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I learned my lesson, and have four sugar pumpkins from Willcox waiting to be cooked and bagged. But I know myself, if I cook those now that poor grocery pumpkin will have died for naught, collecting freezer burn in his zippy back way in the back. But I digress.  I cannot make pie with this shit, so I decided on a pumpkin bread. Only with lots of flavor additions like candied ginger, raisins and spices.  

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When I buy the candied ginger, I actually have to hide it from Himself. It’s like crack. Or maybe cryptonite, that and australian black licorice.  Ok! On to the bread – this is another of those one-bowl wonders, and is really quick. 

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See what I’m saying? Hell, the piece of candied ginger looks more orange than this bread. Stupid pumpkin.

 

I hope you try this, and use good pumpkin! This would be equally tasty with an equivalent amount of grated fresh zucchini in place of the pumpkin. 

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I love this glaze, too. It’s the usual orange zest/juice with icing sugar and the loverly addition of some more of that pumpkin pie spice. This is a scrumptious fall treat – I hope you try it!
Ingredients
For the batter
2 c sugar
2 c pumpkin puree
2/3 c veg oil
4 eggs
2 tsp vanilla
3 c AP flour
4 tsp. baking powder
2 tsp. pumpkin pie spice
½ c raisins
¼ c minced candied ginger
for the topping
zest & juice of half an orange
2 Tbsp water
1.5-2 c. powdered sugar
½ tsp pumpkin pie spice
¼ c. minced candied ginger to garnish

Instructions
Spray the bottom of each loaf pan and line it with parchment. Preheat oven to 350*.
Throw everything but the ginger/raisins In the mixer bowl with the paddle, give it a whirl on medium until it’s all mixed. Add the ginger/raisins and give a quick spin to mix them in.
Divide the batter between the pans.
Bake 50-60m. until a tester comes out clean. Cool to just warm, then remove from the pans.
While they are cooling, mix together the glaze. It should be the consistency of thin pancake batter. When they are just warm to your palm, pour half the glaze of the tops of the loaves and use a pastry brush to spread it all over, including the sides. Next, drizzle the remaining glaze and sprinkle the tops with the garnish candied ginger.
Cool completely before slicing.
By Karen Maginnis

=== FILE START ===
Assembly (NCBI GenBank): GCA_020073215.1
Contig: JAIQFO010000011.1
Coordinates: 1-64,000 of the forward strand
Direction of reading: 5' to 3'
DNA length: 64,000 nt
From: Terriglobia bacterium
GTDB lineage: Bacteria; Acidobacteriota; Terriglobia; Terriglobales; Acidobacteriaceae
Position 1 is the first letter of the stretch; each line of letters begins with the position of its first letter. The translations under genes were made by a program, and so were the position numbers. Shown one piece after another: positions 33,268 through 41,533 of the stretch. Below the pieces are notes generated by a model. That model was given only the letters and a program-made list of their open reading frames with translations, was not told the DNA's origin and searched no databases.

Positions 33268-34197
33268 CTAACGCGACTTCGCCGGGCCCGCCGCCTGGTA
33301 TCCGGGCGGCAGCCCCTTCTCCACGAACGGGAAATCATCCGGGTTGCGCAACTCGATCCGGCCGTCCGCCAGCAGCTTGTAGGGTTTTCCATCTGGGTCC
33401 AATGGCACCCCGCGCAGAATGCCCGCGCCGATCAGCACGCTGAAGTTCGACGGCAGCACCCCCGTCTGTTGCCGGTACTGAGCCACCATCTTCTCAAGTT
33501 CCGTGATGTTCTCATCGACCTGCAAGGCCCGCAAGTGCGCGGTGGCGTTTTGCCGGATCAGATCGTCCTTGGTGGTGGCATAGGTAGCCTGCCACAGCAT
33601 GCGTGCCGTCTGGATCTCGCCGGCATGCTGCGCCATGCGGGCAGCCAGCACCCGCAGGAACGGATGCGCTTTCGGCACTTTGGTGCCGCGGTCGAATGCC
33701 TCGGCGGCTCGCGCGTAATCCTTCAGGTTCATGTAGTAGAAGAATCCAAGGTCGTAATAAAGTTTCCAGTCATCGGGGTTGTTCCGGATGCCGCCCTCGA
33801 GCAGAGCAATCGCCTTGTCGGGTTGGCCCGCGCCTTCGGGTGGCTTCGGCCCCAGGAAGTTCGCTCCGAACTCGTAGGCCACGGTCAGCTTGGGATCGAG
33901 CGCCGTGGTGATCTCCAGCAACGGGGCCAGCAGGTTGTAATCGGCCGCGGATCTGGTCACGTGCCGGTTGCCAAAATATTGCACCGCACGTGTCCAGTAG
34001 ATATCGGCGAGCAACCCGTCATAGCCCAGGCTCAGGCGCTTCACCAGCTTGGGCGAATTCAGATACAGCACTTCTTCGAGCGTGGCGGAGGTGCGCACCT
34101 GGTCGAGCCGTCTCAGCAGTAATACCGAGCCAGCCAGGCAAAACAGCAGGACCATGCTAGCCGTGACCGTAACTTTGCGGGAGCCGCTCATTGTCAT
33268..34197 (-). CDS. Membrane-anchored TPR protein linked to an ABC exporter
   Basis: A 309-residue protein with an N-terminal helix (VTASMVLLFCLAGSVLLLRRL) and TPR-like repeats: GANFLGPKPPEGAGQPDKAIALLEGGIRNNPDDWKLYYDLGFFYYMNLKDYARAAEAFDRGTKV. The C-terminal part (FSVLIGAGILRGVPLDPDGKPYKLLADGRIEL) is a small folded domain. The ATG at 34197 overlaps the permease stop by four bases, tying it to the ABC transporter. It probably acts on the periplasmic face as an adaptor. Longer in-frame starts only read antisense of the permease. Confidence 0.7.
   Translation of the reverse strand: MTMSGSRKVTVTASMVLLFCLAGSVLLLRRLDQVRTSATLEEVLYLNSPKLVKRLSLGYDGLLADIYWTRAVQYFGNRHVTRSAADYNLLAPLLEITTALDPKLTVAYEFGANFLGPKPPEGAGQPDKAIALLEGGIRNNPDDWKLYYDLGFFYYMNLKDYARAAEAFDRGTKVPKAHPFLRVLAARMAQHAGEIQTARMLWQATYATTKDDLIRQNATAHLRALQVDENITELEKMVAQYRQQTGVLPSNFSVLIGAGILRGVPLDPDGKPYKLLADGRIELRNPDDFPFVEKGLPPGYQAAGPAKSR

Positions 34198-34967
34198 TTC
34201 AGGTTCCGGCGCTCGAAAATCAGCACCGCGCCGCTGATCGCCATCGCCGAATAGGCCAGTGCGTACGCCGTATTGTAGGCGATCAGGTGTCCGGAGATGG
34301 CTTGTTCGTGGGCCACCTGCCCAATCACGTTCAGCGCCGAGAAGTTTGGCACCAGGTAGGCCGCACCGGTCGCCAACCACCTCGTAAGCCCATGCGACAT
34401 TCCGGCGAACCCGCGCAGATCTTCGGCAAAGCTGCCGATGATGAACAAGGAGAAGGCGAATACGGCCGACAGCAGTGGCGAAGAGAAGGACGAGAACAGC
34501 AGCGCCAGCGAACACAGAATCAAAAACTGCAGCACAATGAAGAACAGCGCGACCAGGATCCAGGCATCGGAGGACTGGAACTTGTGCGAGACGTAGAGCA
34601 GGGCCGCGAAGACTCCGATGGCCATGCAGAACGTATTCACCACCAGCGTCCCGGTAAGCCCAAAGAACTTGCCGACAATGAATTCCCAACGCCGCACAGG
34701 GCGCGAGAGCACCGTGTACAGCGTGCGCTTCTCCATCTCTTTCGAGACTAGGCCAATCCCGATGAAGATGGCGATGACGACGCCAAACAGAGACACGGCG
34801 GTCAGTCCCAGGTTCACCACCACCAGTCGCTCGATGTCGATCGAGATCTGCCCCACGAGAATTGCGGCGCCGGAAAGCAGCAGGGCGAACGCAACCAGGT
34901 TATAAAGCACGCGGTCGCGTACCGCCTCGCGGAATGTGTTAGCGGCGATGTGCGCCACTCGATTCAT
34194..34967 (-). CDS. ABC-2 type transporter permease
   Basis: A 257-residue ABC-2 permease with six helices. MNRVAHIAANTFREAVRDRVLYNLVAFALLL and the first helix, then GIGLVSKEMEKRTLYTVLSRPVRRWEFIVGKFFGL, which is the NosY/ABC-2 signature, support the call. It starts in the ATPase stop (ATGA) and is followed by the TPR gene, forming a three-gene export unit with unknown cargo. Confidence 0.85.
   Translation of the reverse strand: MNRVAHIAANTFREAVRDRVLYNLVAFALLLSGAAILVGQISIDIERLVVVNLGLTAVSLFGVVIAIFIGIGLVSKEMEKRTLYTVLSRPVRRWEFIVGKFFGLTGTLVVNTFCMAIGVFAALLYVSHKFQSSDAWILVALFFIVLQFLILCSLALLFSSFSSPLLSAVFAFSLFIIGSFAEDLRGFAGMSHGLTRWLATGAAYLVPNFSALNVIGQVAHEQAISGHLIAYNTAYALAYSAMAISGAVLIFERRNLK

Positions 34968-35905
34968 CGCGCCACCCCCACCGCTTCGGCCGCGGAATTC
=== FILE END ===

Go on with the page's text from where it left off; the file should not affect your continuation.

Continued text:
Adapted from Betty Crocker’s Best of Baking (MacMillan, 1997)
serves 16
calories 364
fat 11g
cholesterol 47mg
sodium 23mg
carbs 64g
-fiber 2g
-sugars 42g
protein 5g

Buttermilk Onion Rye & Apple Chutney

Fall apple day trips. Always these problems start with that autumnal urge to harvest. Then you wind up with twelve pounds of apples on the kitchen table, wondering what the hell to do with them all.  A quick poll from friends and got a great suggestion from K. for apple chutney. Mmmm. Sounded yummy.

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Then Karen happened, because what to put the chutney on? Oh, that onion rye bread would be delicious with a sweet and spicy topping. And maybe some cheese. And, poof! There went my Saturday!

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Three loaves for the neighbors!

 

Originally, I was going to post about the chutney. But I wasn’t super excited with the results. Honestly, it just had way too damn many raisins in it. And I wanted a stronger ginger and hot pepper taste. So, another day. My friend K. has excellent taste, so I know I just need a different recipe.    But this bread?! I love this bread. It is SO easy to make for a yeast bread,  and truly yummy.

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Make a sammich (with that chutney!), serve it in wedges with soup, put it on a cheese board. Yummy, moist, subtley oniony with that distinctive rye taste. Give this bad boy a whirl, you’ll be happy.

 

Ingredients
1 ½ c dark rye flour
2 ½ – 3c. AP flour
2 Tbsp sugar
2 tsp table salt
1 Tbsp yeast
1 c. buttermilk
1/3 c. warm water
2 Tbsp olive oil
¾ c. grated onion with juice (that’s about 1 medium white or yellow)
Instructions
Grate the onion in the food processor, if possible.
Put all the liquid ingredients in the bottom of the mixer with the dough hook attachment. Then all the dry.
Start on low, then once homogenous put to medium and knead for five minutes. The dough will be super springy and pretty sticky. It should hold its shape.
Grease a large bowl and the ball of dough, cover and let rise 1.5 hours. (Hint! Before putting the dough in the bowl, lightly oily your hands, too. Trust me on this – you’ll be glad.)
After the first proof, heavily dust your board with flour.
Line a baking sheet with parchment.
Get the proofed dough out of the bowl and onto the board. (Some will probably stick to the bowl.) Keeping everything covered with just enough flour not to stick to you or board, shape one oval or two boules. Get good surface tension, and place the loaves on the parchment.
Lightly dust with more flour. Cover and let rise another hour or so, til double.
Heat the oven to 375*.
Right before baking, score the loaves (and X, a square, parallel lines – whatever floats your boat.), and bake about 40m until dark brown and hollow when thumped (or 190* interior).
Remove from the oven, cool.
Notes
The loaf will be somewhat flattish (because the dough was so soft), but makes excellent sammiches and goes great with a hearty soup. Or with some cheese and chutney!
I love this recipe. The dough is sticky, but thankfully I have the KitchenAid, so I only have to deal with it putting in a bowl for the first rise, and shaping the loaf. Try this, for a yeast bread it’s super low-maintenance.
Adapted from Bob’s Red Mill Organic Dark Rye flour package recipe
serves 6
calories 425
fat 7
cholesterol 3mg
sodium 833mg
carbs 79g
-fiber 10g
-sugars 8g
protein 14g